Last week the Ely Echo took up the issue of mining leases on privately owned land in the state of Minnesota. It would appear that the Echo took up the cause of the pro-mining people who were upset because Governor Mark Dayton and the State Executive Council declared a six month moratorium on granting mining leases on privately owned land in Northeastern Minnesota. It would appear that many property owners don’t want to have mining companies prospecting on their land.
The Echo took a small quote from an editorial in the Star Tribune that said the delay was caused by the largely unfounded fears of property owners about mineral exploration on their land. Considering that there has never been a sulfide mine in the state; that has ever reached a production level, we have nothing to go on other than the track record sulfide mines have left in other places. Based on their poor historical record, to say that property owner’s fears of sulfide mining on or near their land are largely unfounded is a real stretch even for the Ely Echo. The Echo plays down the genuine concerns of landowners as making a mountain out of a mole hill, or the anti-mining crowd using people as they crusade against sulfide mining. It would seem that these poor multi national mining companies are being unfairly picked on by places like Stony River Township who unanimously voted against any sulfide mining in their township. It would appear that the Stony River people seem to think that sulfide mining is a bad deal.
Towards the end of the editorial the Echo uses a quote from Ely Mayor Roger Skraba who is very much in favor of sulfide mining in Northeastern Minnesota. His reasoning is that in his opinion Ely is dying, and the mining companies will bring a resurrection to his dying town. While there is no doubt that Ely has lost population since the last iron mine closed in 1967, to say the town is dying is a bit of an overstatement. You don’t award the coolest small town in America to a dying town. In ten years Ely’s population has dropped by several hundred people, but the populations of the townships surrounding Ely have seen a large increase in population. It is these people who are speaking up against the exploitation that sulfide mining has always brought to any place where they have done business.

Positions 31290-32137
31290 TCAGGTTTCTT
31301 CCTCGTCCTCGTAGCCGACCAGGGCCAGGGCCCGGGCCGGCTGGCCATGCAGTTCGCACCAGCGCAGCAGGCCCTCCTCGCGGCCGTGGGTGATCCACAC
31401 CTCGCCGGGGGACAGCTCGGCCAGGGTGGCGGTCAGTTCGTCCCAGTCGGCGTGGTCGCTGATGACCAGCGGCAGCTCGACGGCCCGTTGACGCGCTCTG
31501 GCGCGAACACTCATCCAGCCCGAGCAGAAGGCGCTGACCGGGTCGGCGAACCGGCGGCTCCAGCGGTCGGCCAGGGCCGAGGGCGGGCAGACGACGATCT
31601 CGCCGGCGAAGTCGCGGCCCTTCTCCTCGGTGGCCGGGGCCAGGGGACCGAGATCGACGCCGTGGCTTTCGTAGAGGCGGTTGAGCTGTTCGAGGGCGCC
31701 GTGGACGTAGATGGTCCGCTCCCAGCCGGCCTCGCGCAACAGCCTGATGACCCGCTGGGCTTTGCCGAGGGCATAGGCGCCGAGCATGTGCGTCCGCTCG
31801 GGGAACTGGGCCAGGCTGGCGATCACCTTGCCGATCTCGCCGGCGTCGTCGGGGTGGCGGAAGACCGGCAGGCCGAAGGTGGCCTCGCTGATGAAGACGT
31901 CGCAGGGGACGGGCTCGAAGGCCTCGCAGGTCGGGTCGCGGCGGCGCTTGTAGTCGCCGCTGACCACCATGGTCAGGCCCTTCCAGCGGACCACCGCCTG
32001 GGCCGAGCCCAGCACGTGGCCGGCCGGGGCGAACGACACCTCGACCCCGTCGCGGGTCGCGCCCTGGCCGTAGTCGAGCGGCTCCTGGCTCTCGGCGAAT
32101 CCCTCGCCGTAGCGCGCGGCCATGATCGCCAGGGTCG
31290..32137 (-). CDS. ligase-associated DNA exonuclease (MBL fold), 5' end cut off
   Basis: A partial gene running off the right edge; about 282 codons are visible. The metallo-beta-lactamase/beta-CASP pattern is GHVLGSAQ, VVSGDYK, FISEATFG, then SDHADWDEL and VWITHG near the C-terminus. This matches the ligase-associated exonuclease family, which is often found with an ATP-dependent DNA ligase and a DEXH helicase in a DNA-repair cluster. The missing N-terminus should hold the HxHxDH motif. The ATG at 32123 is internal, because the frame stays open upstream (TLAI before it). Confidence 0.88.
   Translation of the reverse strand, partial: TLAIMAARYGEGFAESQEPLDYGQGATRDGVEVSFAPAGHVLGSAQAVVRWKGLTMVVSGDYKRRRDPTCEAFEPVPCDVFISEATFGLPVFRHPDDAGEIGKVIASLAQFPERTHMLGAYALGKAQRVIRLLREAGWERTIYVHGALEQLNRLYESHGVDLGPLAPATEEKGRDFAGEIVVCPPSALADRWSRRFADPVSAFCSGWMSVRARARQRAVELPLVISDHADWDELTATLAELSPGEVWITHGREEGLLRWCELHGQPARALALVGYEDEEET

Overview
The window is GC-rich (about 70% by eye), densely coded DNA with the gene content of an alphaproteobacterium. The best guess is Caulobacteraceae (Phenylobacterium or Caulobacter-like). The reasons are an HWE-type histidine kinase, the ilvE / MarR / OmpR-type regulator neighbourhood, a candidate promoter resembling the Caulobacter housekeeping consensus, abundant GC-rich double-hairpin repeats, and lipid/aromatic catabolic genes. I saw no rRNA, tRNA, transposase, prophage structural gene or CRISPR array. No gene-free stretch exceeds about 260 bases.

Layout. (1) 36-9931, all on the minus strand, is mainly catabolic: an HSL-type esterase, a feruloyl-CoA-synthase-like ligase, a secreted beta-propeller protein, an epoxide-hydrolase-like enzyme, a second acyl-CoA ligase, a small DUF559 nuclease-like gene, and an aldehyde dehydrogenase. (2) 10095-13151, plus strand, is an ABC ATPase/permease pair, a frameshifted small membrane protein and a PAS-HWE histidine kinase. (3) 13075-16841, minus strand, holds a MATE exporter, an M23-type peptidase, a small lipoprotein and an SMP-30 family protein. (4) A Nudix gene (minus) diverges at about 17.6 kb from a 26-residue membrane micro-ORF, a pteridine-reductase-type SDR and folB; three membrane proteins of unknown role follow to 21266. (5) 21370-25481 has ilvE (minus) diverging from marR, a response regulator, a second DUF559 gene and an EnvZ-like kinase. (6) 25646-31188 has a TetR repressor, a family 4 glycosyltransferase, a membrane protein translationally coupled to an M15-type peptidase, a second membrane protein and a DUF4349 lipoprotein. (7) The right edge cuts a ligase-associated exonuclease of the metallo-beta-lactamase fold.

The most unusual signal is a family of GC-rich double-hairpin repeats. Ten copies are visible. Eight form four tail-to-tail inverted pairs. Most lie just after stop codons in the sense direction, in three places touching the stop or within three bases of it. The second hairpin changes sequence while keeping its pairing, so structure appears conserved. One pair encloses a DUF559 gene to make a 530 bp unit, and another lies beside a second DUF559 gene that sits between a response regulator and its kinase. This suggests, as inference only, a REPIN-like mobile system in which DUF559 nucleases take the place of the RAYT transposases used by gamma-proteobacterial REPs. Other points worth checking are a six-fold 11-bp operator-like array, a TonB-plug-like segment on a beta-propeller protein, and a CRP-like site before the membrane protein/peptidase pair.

Mayor Skraba states that it is all a matter of time before the mining companies have their way; if it isn’t in this generation, then it will be the next. There may be a lot of truth to what the mayor says. The minerals have been here for two thousand three hundred million years, and they certainly aren’t going anywhere. The editorial touts that new technology will allow sulfide mining to be done in harmony with tourism and clean water. Well, there is a first time for everything, but to date all this talk of new technology is nothing but an empty promise with nothing to back it up. By, Iron Mike Hillman
Northeastern Minnesota is home to the second largest deposit of copper and nickel in the world that has yet to be exploited by multi-national mining conglomerates. To date the mining companies haven’t come close to meeting any environmental standard. When they are done with business, the companies move on and take the profits with them, and leave rivers of sulfuric acid in their wake. Let these companies go to Africa and practice their new and improved mining techniques. When they can show all of us Nimbys that they really are able to do their work without destroying one of the world’s most valuable fresh water places this blogger, “Originally from Ely”, will welcome them with open arms.